Closing: Reflecting on the Learning – From Conversation to Composition
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Closing: Reflecting on the Learning – From Conversation to Composition

August 25, 2019


♪ ♪ Students wrote their essays
and then they found out the actual outcome of the
Anthony Stokes decision. They found out the young man
was given a heart but then two years later after receiving
that heart, that young man is no longer with us. He had lost his life. And so the students then had to
really think about whether or not the decision
they originally made, the claim they were really
fighting for, if that was really what they
believed in now as they see the outcome. And so I really think the best
part about it is that students were either able to stand more
firmly in their beliefs and become more deeply rooted
in what they believed or they were able to say,
“You know what? Now I can see a different
perspective of this issue because I know where it goes.” So what we’re now going to
do, we’re going to look at two articles. They are both opinion pieces
written within the last two weeks that really give us
insight into what happened to Anthony Stokes and what
decision was made. You’re going to read
the articles. As you read them, you can feel
free to annotate and pull out things because we’re going to
then have a small discussion about the outcome of this case. All right guys, that’s time. I need everybody to look up
and look at me. I am going to give you one
minute to discuss the outcome of this article with
your tablemates. Your one minute starts
right now. [Inaudible chatter] So now we’ve read two articles
that really give us insight into what happens with
Anthony Stokes and whether or not he received
the heart transplant and even the outcome
of what happened after that decision was made. My next question to you is this:
How has reading these two pieces impacted your original claim? Okay? And I haven’t heard today
from Shailen. – Well based off of what I just
read, I still believe that he did deserve that heart
because at 15, we didn’t know that at 17 he would be crashing
cars and shooting up places and doing all of the things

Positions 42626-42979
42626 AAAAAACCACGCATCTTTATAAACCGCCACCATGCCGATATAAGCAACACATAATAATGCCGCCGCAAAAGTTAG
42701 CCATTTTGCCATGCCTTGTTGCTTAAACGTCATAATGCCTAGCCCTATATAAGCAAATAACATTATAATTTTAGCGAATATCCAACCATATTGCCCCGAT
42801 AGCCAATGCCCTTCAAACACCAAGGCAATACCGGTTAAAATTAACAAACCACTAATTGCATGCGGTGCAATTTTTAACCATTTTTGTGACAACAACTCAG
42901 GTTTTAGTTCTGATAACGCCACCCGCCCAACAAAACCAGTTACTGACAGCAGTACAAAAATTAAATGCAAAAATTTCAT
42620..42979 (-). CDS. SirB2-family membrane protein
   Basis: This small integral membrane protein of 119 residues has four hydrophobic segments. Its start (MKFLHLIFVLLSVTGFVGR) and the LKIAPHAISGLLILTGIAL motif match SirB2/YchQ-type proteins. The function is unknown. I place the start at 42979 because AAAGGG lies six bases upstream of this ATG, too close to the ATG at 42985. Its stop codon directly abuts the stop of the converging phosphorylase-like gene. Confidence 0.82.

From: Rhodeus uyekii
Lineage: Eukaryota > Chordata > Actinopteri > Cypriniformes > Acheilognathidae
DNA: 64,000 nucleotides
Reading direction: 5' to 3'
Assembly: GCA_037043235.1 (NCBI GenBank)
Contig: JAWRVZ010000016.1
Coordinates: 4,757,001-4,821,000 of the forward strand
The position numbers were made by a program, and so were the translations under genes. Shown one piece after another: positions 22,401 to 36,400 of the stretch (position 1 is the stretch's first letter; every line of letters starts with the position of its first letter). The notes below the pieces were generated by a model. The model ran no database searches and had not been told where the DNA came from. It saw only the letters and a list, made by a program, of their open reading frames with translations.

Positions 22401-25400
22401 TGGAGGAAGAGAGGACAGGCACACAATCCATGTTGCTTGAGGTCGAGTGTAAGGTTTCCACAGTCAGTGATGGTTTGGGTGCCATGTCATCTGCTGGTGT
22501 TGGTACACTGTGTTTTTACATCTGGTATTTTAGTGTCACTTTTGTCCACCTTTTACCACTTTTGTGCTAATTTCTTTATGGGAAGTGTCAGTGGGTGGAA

that he did. At 15, he deserved a chance. He just became a teenager. Although he was getting in a bit
of trouble, he was going to die. So at that moment, there
could’ve been a mind revelation like, “Oh, maybe I do
need to change.” And just because it didn’t
happen for him doesn’t mean that it
couldn’t have happened. – Great insight. And so Taylor,
what do you think? – Those articles just helped
prove my point even more because I initially said no,
he didn’t deserve it. And referring back to
the first article, a quote that I used was, “He would
not take his medication and would not follow up.” So we already saw that he
wasn’t doing what he was supposed to. And then in the new articles, it
said that he was arrested like 11 times between 2010 and 2015. So it was while he was 15,
it was while he was 16, up to 17 and before then. So it’s like we already saw that
he wasn’t doing what he was supposed to, so somebody else
who could’ve done it could’ve gotten it. – That was an awesome job,
Taylor. I think that pretty much
everyone can now see the complexity of the issue
and the complexity of the sources that we used to be
able to really look at how they worked together to make
a strong argument either for or against the case. Really guys, I only have on
question left to ask you and it goes back to a question
that I asked previously, and that is our
essential question. and that question is: How do
effective writers use textual evidence to support their claims
when developing an argument? Anyone can take it. Okay, Jeremiah. – The articles we discussed
today show us two different sides of an issue and in order
to be an effective writer, you have to be able to look at
both of those sides. And that will help you not only
develop your own claim but also be able to counter the claim
that opposes what you think. That was a great job
Jeremiah. I think that you’ve answered the
question that we all have and I think that you’ve made it
very clear what all the pieces of our lesson led to, is that
again, we are taking evidence and we’re using evidence
to support our claims in the exact same way that
effective writers do every day when they make
an argument. We’ve seen that in
your arguments. We’ve seen that in your debates. We’ve seen that even in
the writing that you’ve done. And so I really appreciate it. You guys have done a great job. You can head out to
your next class. I hope that our students can
look at the life of Anthony Stokes and look at
the complexity of the decision and all the pieces involved and
learn something that goes far beyond what they could learn in
this room and these four walls, what I can teach them,
internalize it, and let it take them further
in life. ♪ ♪

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